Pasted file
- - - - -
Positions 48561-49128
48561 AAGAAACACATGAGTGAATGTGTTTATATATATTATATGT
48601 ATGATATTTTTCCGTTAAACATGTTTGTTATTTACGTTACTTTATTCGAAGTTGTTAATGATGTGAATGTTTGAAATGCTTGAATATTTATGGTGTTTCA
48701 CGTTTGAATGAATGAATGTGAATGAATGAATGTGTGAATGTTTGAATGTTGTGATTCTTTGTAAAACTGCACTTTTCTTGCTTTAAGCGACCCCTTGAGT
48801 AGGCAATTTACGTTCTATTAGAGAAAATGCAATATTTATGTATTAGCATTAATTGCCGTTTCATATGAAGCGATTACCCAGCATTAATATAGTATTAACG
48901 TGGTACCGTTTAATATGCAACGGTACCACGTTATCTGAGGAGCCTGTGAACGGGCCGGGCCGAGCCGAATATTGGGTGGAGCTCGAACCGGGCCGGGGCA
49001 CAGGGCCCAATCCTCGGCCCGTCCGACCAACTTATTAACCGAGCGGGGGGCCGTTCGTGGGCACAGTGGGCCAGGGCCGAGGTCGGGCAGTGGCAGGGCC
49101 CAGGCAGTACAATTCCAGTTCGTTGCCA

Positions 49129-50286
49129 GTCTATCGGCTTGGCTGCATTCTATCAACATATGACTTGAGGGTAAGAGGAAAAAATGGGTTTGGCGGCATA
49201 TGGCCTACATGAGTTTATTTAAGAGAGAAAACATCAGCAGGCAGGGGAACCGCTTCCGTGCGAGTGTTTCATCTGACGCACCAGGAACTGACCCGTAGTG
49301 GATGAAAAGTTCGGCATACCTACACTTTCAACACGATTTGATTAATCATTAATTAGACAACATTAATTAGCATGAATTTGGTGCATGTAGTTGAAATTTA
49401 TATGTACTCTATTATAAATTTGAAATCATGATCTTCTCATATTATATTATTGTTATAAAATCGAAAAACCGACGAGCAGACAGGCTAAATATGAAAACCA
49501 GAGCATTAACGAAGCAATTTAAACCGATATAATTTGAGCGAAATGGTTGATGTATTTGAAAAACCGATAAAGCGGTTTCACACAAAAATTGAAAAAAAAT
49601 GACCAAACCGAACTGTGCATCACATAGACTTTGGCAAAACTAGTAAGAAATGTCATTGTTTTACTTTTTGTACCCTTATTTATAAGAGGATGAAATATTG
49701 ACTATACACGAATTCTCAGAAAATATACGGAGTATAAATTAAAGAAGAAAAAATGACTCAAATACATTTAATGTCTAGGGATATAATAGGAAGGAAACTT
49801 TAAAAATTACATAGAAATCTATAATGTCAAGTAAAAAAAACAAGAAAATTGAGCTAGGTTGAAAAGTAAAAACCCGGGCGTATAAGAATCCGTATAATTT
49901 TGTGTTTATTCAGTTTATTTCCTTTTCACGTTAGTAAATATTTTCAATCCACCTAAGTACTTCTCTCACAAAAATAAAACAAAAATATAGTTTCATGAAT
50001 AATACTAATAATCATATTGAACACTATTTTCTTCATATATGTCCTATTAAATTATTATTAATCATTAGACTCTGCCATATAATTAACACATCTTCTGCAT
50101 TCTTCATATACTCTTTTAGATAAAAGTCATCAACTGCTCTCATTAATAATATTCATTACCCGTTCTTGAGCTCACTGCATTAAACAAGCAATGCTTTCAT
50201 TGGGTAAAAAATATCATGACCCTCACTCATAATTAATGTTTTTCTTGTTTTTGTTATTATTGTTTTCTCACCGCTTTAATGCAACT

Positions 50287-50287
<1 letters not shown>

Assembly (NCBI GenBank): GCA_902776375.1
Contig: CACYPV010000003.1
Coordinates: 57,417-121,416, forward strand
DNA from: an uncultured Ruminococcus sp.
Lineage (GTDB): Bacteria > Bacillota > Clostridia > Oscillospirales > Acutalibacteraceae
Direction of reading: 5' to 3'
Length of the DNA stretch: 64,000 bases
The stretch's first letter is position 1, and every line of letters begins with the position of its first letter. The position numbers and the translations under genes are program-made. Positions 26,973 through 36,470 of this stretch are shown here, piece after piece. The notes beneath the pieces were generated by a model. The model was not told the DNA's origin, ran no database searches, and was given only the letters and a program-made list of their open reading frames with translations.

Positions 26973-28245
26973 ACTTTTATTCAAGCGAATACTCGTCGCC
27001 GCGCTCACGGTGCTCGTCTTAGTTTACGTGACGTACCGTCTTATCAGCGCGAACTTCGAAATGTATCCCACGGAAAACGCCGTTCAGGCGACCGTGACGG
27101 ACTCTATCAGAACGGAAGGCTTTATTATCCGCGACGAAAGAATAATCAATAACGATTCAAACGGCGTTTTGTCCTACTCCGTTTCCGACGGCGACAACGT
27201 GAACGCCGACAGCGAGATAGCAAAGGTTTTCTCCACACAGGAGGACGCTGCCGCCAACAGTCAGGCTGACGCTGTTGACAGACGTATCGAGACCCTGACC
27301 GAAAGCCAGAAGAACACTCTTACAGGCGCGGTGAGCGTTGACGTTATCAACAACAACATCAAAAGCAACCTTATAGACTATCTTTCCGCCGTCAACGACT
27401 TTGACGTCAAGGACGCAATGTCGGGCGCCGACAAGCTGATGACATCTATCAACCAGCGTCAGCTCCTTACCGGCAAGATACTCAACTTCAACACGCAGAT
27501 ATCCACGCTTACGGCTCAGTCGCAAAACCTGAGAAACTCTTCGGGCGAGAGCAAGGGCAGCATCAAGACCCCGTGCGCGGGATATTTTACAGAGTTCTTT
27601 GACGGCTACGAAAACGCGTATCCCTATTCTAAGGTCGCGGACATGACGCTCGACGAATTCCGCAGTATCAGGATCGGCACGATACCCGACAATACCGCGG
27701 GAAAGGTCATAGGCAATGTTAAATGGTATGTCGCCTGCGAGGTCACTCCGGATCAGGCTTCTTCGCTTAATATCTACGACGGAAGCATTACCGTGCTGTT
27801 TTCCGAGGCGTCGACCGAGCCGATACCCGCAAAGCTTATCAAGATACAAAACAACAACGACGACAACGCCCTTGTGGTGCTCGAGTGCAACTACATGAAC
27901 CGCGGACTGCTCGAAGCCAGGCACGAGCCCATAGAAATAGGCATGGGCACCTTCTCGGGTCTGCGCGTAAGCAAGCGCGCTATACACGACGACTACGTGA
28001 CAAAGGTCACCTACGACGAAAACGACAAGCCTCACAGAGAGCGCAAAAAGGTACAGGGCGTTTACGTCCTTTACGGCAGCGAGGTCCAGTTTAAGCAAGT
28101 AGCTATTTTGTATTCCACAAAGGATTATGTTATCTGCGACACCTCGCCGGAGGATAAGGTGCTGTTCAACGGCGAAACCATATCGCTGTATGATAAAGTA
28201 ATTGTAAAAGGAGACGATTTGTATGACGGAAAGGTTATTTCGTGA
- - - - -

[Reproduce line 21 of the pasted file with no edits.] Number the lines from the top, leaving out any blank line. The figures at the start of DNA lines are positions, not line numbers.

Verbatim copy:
50201 TGGGTAAAAAATATCATGACCCTCACTCATAATTAATGTTTTTCTTGTTTTTGTTATTATTGTTTTCTCACCGCTTTAATGCAACT